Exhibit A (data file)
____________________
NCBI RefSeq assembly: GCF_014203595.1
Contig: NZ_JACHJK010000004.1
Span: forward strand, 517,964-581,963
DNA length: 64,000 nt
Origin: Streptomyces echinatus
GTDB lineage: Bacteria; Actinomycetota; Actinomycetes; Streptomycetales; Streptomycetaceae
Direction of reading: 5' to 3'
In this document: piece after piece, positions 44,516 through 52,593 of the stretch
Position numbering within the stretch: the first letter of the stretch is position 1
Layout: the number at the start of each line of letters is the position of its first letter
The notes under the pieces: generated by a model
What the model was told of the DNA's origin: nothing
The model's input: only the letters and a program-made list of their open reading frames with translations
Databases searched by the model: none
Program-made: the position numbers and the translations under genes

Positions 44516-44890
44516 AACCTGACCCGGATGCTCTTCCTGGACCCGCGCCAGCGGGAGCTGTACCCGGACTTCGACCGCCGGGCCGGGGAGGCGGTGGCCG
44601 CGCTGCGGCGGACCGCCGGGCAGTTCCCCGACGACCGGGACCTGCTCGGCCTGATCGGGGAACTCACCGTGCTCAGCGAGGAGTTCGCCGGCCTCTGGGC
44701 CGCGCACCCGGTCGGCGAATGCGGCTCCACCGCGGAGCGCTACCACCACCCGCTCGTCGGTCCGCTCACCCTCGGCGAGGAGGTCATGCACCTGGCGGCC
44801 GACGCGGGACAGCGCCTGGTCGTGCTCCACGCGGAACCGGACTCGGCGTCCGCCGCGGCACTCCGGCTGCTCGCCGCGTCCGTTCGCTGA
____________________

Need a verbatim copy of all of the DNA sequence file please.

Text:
NCBI RefSeq assembly: GCF_014203595.1
Contig: NZ_JACHJK010000004.1
Span: forward strand, 517,964-581,963
DNA length: 64,000 nt
Origin: Streptomyces echinatus
GTDB lineage: Bacteria; Actinomycetota; Actinomycetes; Streptomycetales; Streptomycetaceae
Direction of reading: 5' to 3'
In this document: piece after piece, positions 44,516 through 52,593 of the stretch
Position numbering within the stretch: the first letter of the stretch is position 1
Layout: the number at the start of each line of letters is the position of its first letter
The notes under the pieces: generated by a model
What the model was told of the DNA's origin: nothing
The model's input: only the letters and a program-made list of their open reading frames with translations
Databases searched by the model: none
Program-made: the position numbers and the translations under genes

Positions 44516-44890
44516 AACCTGACCCGGATGCTCTTCCTGGACCCGCGCCAGCGGGAGCTGTACCCGGACTTCGACCGCCGGGCCGGGGAGGCGGTGGCCG
44601 CGCTGCGGCGGACCGCCGGGCAGTTCCCCGACGACCGGGACCTGCTCGGCCTGATCGGGGAACTCACCGTGCTCAGCGAGGAGTTCGCCGGCCTCTGGGC
44701 CGCGCACCCGGTCGGCGAATGCGGCTCCACCGCGGAGCGCTACCACCACCCGCTCGTCGGTCCGCTCACCCTCGGCGAGGAGGTCATGCACCTGGCGGCC
44801 GACGCGGGACAGCGCCTGGTCGTGCTCCACGCGGAACCGGACTCGGCGTCCGCCGCGGCACTCCGGCTGCTCGCCGCGTCCGTTCGCTGA